Glossy fashion magazines aren’t usually a reputable source of sound marriage advice, but Hailey Bieber left Harper’s Bazaar readers with a glimpse of marriage wisdom in a cover series interview published Tuesday.
“Life is changing all the time, day to day, week to week, year to year,” said Hailey, who is married to pop star Justin Bieber. “I think a perfect example of that is over the last six months, both of us have gone through very serious health issues. You have to figure out how to deal with this sh-t as it comes, you know? There’s a reason they say ‘for better or for worse.’ Like, that’s for real!”
It’s not a groundbreaking point, or at least it shouldn’t be, but by celebrity marriage standards (and even by the standards of our culture at large), Hailey’s outlook is something refreshing. Rachel Tashjian, the feature’s author, described the Biebers’ outlook as “paradoxically progressive” and a “figure-it-out-as-you-go approach.”
‘Get Married and Figure Things Out’
“Many people in their 20s and 30s see matrimony as something one does once life has reached stability,” the magazine noted. “But Bieber, who wed at 21, sees it as only the beginning: You don’t figure things out and get married but rather get married and figure things out.”
That analysis grasps part of the point. Bieber seems to understand that life is inevitably unpredictable and that marriage is a bedrock of commitment and stability in the midst of it, rather than something to top off an unforgiving 30-year plan and then be discarded when it no longer easily fits.
But there’s another part of the point that Bieber at least appears to be espousing. It’s not just a lackadaisical “figuring it out as you go” approach that doesn’t take marriage seriously, but rather one of taking marriage so seriously that every other life circumstance to be figured out is secondary.
Hailey’s comments mirror what she said in 2019, emphasizing that marriage is “always going to be hard. It’s a choice. You don’t feel it every single day.”
“But there’s something beautiful about it anyway — about wanting to fight for something, commit to building with someone,” she continued. “We’re going to change a lot. But we’re committed to growing together and supporting each other in those changes.”
Marriage Isn’t Designed for Finished People
In the Harper’s feature, Tashjian is right that many in Bieber’s (and my own) generation see marriage as an afterthought to “getting your life together,” the joining of two successful, finished, polished people who have already “found themselves” and therefore do not need each other but simply find the partnership pleasant, convenient — and often dispensable. A 2021 study found that the median age for a first marriage was 28 for women and 30 for men, up from 21 and 23 in 1970. We can’t possibly be expected to make that kind of commitment so young, the rationale goes. What if we change our minds?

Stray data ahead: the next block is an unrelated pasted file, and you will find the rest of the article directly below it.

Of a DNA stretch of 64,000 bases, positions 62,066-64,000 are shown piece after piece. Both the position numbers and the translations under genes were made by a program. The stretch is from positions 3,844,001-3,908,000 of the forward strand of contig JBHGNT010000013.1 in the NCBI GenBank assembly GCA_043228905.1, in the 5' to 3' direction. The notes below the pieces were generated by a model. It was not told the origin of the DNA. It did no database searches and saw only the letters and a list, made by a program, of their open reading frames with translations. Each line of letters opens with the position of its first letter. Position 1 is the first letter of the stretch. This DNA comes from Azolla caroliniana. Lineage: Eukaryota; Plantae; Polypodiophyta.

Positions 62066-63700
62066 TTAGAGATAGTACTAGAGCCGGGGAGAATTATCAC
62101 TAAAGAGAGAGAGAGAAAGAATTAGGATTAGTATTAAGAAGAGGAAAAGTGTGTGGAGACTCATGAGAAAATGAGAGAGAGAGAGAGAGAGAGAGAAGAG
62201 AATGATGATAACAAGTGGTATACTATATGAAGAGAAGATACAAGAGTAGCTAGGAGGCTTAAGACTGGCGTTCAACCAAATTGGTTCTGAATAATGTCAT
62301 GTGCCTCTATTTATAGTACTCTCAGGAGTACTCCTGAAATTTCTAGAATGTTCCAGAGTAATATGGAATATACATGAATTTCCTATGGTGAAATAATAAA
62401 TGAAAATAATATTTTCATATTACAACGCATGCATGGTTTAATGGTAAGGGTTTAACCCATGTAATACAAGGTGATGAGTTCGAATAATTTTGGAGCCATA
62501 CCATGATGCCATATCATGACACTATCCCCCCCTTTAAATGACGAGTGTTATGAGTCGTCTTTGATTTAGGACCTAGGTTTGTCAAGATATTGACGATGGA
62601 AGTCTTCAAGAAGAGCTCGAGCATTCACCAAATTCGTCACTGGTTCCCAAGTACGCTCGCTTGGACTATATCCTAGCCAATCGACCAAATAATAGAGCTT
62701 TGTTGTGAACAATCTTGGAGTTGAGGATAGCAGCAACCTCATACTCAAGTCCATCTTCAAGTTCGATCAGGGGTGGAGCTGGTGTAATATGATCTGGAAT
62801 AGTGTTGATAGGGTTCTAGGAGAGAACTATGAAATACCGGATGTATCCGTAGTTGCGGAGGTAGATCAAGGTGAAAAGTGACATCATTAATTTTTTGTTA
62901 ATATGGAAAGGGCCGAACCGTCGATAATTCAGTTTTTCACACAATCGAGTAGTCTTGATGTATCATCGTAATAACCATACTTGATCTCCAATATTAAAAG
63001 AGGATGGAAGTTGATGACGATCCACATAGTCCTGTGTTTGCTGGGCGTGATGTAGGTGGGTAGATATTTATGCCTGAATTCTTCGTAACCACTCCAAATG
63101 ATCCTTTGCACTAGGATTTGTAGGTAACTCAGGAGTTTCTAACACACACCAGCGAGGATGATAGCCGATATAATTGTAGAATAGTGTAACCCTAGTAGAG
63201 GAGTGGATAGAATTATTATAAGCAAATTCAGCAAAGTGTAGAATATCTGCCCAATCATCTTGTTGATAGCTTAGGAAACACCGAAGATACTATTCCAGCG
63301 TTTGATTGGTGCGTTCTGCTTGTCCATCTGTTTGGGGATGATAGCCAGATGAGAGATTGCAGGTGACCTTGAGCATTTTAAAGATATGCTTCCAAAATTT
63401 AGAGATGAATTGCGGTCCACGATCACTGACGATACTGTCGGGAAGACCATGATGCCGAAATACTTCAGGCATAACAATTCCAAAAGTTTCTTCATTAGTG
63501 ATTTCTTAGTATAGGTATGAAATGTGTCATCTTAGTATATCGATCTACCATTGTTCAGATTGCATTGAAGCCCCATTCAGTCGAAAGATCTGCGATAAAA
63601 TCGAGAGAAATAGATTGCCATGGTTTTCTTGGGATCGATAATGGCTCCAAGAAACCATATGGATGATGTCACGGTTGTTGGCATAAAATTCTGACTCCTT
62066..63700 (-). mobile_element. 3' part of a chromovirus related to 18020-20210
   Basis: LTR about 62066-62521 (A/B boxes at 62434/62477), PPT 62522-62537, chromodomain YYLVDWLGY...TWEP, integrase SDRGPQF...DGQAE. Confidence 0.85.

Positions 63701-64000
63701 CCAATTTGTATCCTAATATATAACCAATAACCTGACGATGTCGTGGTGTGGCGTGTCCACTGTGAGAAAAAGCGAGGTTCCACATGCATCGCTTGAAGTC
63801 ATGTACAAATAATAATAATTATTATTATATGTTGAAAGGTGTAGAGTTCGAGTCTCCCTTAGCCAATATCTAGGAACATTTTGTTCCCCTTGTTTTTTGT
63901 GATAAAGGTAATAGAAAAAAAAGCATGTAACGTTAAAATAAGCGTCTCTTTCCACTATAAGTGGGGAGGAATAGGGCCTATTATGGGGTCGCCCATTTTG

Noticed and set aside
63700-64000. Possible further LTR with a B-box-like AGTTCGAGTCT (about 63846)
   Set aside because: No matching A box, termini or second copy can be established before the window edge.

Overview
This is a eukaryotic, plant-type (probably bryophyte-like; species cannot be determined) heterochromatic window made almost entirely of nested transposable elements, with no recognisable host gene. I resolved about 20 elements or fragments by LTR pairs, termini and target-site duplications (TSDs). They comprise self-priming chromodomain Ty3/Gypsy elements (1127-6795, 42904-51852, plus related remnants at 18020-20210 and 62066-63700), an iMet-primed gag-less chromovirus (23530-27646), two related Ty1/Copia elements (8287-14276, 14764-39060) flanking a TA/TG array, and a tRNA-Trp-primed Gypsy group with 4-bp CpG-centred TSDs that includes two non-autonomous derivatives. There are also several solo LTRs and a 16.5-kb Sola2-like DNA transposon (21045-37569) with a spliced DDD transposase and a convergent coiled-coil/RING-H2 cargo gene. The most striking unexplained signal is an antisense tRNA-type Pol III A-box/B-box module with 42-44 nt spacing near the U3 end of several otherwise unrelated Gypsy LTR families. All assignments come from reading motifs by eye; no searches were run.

I’m not advocating for rushing into marriage without serious and prayerful deliberation and preparation, for marrying in high school, or for getting hitched without some degree of financial stability and grasp on adulthood. But it’s also dangerous to think of marriage as an “extra” topping on an already completely settled life.
If you think of your life (or yourself) as an already-finished product, you likely won’t see your own need for being sanctified by and growing with your spouse. Deliberately putting marriage off to spend an entire decade of adulthood focused on yourself might very well leave you self-focused, while one of the chief blessings of marriage is the sanctification of mutual self-sacrifice. And while getting married isn’t necessary to live a fulfilled life, a default view that devalues marriage as secondary to “self-discovery” or “self-love” fractures families and societies alike.
The idea that people can be “finished” by 30 (or 40 or 60) is ridiculous, anyway. No matter how “together” their lives are, they never stop changing and growing (and that’s a good thing!). Their spouses will change and grow, too, even if they waited to marry until making partner and establishing a nest egg. If two people both think they’re done growing, though, it may be a lot harder to adjust as those changes inevitably come.
Liberation by Commitment
Alternatively, it’s liberating to enter marriage with the understanding that your spouse is not a convenient roommate or earned reward for your previous successes but someone you will choose to love a thousand times after your wedding day, in a thousand different circumstances. You no longer have to worry about whether your marriage will “fit” into your other plans because all of those plans become secondary.
Maybe that’s the paradox Tashjian was picking up on. Choosing one person and forsaking all others — as Hailey noted, “for better or for worse” — confers the delightful freedom that only such foundational commitment can harbor. It offers, as Hailey’s husband Justin put it last year, the rewarding security of “just us showing up for each other every day, being consistent, me seeing that she wasn’t going anywhere.” With that at your back and by the grace of God, you can “figure out” anything else.
Elle Reynolds is an assistant editor at The Federalist, and received her B.A. in government from Patrick Henry College with a minor in journalism. You can follow her work on Twitter at @_etreynolds.